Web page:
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Perez v. United States

United States Court of Appeals, Sixth Circuit

March 26, 2018

Moises Perez, Petitioner-Appellant,
v.
United States of America, Respondent-Appellee.

          Argued: March 15, 2018

          Appeal from the United States District Court for the Northern District of Ohio at Cleveland. Nos. 1:14-cr-00312; 1:16-cv-02434-Patricia A. Gaughan, District Judge.

         ARGUED:

          Claire C. Curtis, FEDERAL PUBLIC DEFENDER, Cleveland, Ohio, for Appellant.

          Brian M. McDonough, UNITED STATES ATTORNEY'S OFFICE, Cleveland, Ohio, for Appellee.

         ON BRIEF:

          Claire C. Curtis, FEDERAL PUBLIC DEFENDER, Cleveland, Ohio, for Appellant.

          Brian M. McDonough, UNITED STATES ATTORNEY'S OFFICE, Cleveland, Ohio, for Appellee.

          Before: MERRITT, SUTTON, Circuit Judges, and CLELAND, District Judge. [*]

          OPINION

          SUTTON, CIRCUIT JUDGE

         Moises Perez pleaded guilty to being a felon in possession of a firearm. The court deemed Perez an armed career criminal and sentenced him to 210 months. Our court affirmed the sentence. Perez filed this § 2255 motion, claiming his prior conviction for New York second degree robbery should not have qualified as a predicate violent felony under the Armed Career Criminal Act. The district court denied relief. Because the state robbery offense requires the defendant to "use[] or threaten[] the immediate use of physical force upon another person, " N.Y. Penal Law §§ 160.00, 160.10, and because that offense includes "as an element the use, attempted use, or threatened use of physical force against the person of another" under the Armed Career Criminal Act, 18 U.S.C. § 924(e)(2)(B)(i), we affirm.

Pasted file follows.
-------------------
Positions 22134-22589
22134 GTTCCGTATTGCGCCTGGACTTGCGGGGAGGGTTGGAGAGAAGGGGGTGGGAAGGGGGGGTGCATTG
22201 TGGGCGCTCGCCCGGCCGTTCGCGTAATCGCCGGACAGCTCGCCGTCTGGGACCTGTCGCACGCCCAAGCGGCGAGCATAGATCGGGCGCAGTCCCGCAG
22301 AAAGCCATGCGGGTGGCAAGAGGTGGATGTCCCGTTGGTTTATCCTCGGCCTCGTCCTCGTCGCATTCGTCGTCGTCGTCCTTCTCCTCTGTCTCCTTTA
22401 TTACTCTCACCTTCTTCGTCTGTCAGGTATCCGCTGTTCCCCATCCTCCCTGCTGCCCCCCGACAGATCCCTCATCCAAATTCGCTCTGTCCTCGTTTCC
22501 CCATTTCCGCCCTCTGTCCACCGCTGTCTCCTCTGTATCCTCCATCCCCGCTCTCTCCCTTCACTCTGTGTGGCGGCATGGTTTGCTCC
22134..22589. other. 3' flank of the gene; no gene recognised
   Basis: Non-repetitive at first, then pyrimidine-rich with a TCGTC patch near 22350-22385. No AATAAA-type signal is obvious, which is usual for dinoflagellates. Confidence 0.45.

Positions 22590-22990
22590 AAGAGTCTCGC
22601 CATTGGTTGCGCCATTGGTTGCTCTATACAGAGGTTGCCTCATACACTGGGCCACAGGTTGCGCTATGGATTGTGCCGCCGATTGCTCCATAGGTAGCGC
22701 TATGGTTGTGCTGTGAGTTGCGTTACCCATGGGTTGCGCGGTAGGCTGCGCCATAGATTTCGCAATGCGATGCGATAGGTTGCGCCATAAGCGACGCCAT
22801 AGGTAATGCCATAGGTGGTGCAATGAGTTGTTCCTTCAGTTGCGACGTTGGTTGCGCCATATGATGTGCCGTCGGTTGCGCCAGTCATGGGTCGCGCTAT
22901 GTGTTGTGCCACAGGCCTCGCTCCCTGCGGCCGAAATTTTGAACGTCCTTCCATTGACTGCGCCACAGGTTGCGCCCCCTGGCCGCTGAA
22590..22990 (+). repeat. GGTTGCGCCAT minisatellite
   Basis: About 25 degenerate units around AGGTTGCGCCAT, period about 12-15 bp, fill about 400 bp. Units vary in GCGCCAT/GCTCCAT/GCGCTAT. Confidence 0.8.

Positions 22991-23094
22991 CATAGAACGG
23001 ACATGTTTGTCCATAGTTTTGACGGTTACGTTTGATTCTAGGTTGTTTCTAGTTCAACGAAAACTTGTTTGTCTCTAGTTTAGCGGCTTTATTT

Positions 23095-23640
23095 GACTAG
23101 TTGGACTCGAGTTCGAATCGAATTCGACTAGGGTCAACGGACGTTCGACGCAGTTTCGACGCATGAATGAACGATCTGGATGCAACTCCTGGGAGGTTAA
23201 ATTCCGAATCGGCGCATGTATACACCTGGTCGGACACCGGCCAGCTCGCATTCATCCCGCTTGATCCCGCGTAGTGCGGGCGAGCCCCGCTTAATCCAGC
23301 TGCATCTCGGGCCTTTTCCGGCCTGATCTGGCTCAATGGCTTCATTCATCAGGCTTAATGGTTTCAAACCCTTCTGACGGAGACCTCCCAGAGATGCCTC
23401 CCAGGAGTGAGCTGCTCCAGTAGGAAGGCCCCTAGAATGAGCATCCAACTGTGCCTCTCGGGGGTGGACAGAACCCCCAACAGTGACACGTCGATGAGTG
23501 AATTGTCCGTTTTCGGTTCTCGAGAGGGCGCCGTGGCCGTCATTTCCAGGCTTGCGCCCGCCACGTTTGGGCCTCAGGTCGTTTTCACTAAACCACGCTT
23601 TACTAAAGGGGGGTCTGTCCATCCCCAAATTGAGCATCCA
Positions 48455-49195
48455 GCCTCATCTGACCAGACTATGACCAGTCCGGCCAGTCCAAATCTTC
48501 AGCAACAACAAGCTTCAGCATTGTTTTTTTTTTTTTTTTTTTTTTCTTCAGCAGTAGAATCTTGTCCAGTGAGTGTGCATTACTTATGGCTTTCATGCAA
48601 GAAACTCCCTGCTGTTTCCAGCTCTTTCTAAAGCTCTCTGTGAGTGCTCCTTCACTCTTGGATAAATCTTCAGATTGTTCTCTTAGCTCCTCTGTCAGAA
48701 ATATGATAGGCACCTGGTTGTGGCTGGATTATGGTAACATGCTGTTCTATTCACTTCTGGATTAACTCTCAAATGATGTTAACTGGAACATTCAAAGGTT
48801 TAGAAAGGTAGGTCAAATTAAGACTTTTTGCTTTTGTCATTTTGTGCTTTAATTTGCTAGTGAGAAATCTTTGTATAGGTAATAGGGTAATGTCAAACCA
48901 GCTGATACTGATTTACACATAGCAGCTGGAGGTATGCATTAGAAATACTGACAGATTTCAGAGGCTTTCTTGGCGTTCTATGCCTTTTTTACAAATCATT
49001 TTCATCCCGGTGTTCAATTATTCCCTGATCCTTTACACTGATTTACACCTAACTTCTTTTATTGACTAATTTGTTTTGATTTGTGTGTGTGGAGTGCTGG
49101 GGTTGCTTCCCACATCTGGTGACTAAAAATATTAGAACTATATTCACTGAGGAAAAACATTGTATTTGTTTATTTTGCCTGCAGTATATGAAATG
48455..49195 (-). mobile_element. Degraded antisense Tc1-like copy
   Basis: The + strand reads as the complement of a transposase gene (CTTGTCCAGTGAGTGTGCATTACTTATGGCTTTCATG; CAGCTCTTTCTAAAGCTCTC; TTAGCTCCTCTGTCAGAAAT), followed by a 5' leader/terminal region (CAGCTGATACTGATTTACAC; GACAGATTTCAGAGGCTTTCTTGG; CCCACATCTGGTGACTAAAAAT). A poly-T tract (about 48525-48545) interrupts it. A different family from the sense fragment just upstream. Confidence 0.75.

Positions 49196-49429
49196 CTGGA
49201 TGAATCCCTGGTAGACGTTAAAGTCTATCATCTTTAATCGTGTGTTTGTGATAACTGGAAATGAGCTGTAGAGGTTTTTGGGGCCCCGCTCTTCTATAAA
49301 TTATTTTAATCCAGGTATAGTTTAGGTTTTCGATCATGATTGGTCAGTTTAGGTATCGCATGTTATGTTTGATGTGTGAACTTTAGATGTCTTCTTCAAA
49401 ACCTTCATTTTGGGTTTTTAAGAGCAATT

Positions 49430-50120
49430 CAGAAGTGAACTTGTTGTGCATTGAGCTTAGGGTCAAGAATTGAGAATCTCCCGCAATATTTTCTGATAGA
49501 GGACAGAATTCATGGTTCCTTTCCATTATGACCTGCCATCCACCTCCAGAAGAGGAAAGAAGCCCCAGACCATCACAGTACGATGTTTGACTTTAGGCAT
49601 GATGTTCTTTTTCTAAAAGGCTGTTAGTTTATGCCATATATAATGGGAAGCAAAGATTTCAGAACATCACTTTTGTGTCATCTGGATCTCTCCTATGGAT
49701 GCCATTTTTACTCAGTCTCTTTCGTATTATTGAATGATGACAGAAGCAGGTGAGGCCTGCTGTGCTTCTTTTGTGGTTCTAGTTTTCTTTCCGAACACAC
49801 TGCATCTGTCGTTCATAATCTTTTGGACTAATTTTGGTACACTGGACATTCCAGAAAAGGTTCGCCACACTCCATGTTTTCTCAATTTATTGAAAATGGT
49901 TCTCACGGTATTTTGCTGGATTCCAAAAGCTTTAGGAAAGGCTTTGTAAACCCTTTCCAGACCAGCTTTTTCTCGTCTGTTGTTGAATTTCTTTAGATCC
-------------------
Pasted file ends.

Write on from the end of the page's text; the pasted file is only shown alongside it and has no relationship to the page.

I.

         On January 27, 2015, Moises Perez pleaded guilty to being a felon in possession of firearms and ammunition. See 18 U.S.C. § 922(g)(1). The Armed Career Criminal Act imposes a mandatory minimum sentence for defendants convicted of violating § 922(g) who have three prior convictions for violent felonies or serious drug offenses. Id. § 924(e)(1). The presentence report identified five predicate offenses: (1) a 1987 New York conviction for second degree robbery, (2) a 2003 Ohio conviction for attempted intimidation, (3) a 2003 Ohio conviction for attempted felonious assault, (4) a 2011 Ohio conviction for burglary, and (5) a 2011 Ohio conviction for attempted felonious assault. The district court agreed that the five prior convictions qualified and sentenced Perez to 210 months. We affirmed. United States v. Perez, 667 Fed.Appx. 543 (6th Cir. 2016) (per curiam).

         Perez seeks post-conviction relief on the ground that the district court imposed a sentence "in violation of the Constitution or laws of the United States." 28 U.S.C. § 2255. He claims that three of his predicate offenses (Ohio attempted intimidation, Ohio burglary, and New York second degree robbery) do not qualify because they turned on the residual clause of ACCA, which the Supreme Court invalidated on vagueness grounds. Johnson v. United States, 135 S.Ct. 2551 (2015). The government concedes that the two Ohio convictions no longer qualify but maintains that the New York robbery conviction remains a violent felony under ACCA's elements clause. The district court agreed, concluding that the New York robbery conviction amounted to a crime of violence. Perez appealed.

         II.

         Any "violent felony" trek requires some preparation for the climb.

         What part of the Armed Career Criminal Act applies? If a defendant has "three previous convictions . . . for a violent felony or a serious drug offense, " ACCA imposes a mandatory minimum 15-year sentence. 18 U.S.C. § 924(e)(1). A felony qualifies as "violent, " among other ways, if it "has as an element the use, attempted use, or threatened use of ...


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